Some 15 years ago, by my guess, Cape Breton singer Mary Jane Lamond dropped by the old KANU studios and visited with me on Trail Mix about the traditional Gaelic songs and fiddle music of Cape Breton. It was fun to see her in performance here together with noted Cape Breton fiddler Wendy MacIsaac, guitarist Seth Peters, and award-winning musician Cathy Porter on accordion and percussion for a set which encompassed haunting Gaelic song, lively fiddle tunes, and an exciting closer with MacIsaac's clogging to Lamond's mouth music. I stayed Canadian for my next showcase choice, a duo of dobro player Ivan Rosenberg and clawhammer banjo master Chris Coole. Highlights included a very bluesy, mournful version of Sail Away Ladies, a quite funny song by Coole about the low pay of musicians playing bar dates, 100 Dollars, and a terrific version of Bill Monroe's instrumental, Old Dangerfield.
I barely squeezed into the largest showcase room for sets by Amy Speace and Dar Williams, both of which were superb. Speace, backed by guitar (acoustic and electric) and cello, focused on songs from her forthcoming April CD release, How to Sleep in a Stormy Boat. Based on what I heard, this looks to be a sure bet for my list of best CDs of 2013, and the song The Sea to the Shore, co-written with Robby Hecht, and sung as a duet with John Fullbright on the CD, is one of the finest I heard the entire conference, with its conversation between the sea and shore. Other highlights were the quietly powerful Lullaby Under the Willow, a terrific song co-written with Mary Gauthier, called You Left Me Hanging, and an intense, spooky murder ballad, Hunter Moon.
Dar Williams - "I Am The One Who Will Remember Everything"
Dar Williams, backed by a fine young pianist in New York City’s jazz world, Bryn Roberts, gave a superb overview of songs from her nearly two decades on the scene, including the high-energy, powerful song As Cool As I Am, the haunting If I Wrote You, and the intense I Am the One Who Remembers Everything, from her latest CD, In the Time of Gods. I was quite stunned when Dar singled me out from stage for being very supportive of her when she first started singing After All, a song she had great doubts about performing, as it was such a personal song about depression that she feared people would not understand it. I didn't even know Dar knew I was in the room. A fitting song to follow that was Mercy of the Fallen, and by request, Dar went back to the early days of her career with February and When I Was a Boy. As a highly knowledgeable music veteran said to me right after the set, she's still the gold standard.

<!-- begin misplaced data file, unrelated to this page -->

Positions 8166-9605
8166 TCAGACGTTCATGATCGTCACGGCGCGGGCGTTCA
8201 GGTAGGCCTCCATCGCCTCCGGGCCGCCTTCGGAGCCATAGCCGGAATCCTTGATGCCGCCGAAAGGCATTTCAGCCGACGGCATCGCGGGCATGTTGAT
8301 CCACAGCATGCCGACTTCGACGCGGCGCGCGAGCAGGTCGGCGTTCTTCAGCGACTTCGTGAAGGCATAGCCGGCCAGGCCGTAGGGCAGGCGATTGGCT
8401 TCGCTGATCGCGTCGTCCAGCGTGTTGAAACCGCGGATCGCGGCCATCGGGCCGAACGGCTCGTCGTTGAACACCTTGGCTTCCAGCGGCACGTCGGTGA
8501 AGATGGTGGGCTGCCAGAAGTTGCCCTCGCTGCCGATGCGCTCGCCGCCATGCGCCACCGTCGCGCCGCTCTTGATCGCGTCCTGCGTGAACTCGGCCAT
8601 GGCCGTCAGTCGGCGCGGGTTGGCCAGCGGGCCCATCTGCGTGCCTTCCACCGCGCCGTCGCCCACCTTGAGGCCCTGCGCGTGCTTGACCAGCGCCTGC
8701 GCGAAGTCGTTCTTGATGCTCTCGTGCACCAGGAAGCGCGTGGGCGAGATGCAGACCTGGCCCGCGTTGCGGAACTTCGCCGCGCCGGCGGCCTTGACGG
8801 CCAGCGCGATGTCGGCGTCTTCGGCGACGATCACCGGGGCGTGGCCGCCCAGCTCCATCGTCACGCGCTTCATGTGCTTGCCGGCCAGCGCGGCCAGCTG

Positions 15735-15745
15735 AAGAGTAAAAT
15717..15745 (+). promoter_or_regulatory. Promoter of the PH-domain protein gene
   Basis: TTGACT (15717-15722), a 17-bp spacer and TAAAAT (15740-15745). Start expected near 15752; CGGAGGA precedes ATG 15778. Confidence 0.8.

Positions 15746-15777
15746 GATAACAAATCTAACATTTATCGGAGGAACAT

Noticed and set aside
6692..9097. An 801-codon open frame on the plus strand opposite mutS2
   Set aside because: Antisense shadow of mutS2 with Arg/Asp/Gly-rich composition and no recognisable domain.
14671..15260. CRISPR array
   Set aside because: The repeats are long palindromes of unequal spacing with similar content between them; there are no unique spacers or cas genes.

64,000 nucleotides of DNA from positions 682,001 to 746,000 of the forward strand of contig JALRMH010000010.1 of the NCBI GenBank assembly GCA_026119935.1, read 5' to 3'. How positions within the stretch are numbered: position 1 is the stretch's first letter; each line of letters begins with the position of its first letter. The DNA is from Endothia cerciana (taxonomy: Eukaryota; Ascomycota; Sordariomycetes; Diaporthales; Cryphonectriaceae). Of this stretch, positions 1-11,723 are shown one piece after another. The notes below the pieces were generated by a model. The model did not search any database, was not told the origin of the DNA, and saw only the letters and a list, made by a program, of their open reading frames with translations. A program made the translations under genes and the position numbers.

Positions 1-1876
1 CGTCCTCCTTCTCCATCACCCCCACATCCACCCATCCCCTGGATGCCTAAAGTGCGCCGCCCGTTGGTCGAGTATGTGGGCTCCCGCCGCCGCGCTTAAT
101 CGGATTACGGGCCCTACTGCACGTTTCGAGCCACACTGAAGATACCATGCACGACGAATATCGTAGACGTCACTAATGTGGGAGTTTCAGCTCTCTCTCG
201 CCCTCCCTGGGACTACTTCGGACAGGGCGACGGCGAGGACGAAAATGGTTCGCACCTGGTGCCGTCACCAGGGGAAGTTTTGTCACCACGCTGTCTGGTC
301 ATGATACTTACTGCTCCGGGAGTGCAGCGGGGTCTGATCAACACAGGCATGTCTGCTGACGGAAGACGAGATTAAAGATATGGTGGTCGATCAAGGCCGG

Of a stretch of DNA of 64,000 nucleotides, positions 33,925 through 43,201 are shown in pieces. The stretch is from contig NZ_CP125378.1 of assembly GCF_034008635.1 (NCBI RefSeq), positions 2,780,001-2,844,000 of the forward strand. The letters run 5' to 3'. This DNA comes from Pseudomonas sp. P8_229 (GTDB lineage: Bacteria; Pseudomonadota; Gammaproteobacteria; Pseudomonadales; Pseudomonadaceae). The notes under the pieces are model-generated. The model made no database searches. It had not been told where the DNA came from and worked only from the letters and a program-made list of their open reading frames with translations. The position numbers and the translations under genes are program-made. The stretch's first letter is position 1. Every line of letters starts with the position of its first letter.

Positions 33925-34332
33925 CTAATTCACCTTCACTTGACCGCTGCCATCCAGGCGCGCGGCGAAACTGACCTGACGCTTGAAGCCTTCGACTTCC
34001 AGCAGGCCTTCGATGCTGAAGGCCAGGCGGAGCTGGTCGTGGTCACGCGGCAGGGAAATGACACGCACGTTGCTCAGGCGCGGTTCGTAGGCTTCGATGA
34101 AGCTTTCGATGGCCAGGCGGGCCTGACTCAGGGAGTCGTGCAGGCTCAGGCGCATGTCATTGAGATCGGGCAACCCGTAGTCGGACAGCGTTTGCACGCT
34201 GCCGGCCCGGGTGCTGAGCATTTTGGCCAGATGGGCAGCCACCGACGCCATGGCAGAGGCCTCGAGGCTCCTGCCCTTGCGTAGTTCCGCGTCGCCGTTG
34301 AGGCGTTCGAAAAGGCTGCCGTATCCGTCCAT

Rose Cousins - "The Darkness"
From there, it was the late night crazy quilt of the private showcases, filling three floors of hotel rooms with roughly 40 simultaneous showcases, with mostly 20- to 30-minute sets, from 10:30 until after 3. I saw bits and pieces of quite a few, but the two highlights of the wee hours came in the Canadian Sweet Beaver Suite, from songwriter Rose Cousins and the trio called Dry Bones. Cousins, who I first heard several years ago at a Folk Alliance conference, reminded me yet again why she is one of my favorite young singer-songwriters, with powerful songs like The Darkness, White Daisies and a stunning version of All the Stars.
I had no idea what to expect from Dry Bones, with Duhks banjo player Leonard Podolak, folk-rocker J.D. Edwards, and Nathan Rogers, son of folk legend Stan Rogers. That is a good thing, because whatever I expected probably would have been wrong. They did an upbeat, edgy song called the Lone Shark Blues, two songs with lead vocals by Edwards, and then a wild Prohibition era song about "weed and cocaine" with a 1920s jazz style, complete with banjo and kazoo solos - with a charleston-like choreographed hambone dance by Podolak and Edwards to Rogers' kazoo playing. Like I said, not what I even could have imagined, but great fun, and a good way to close out the night.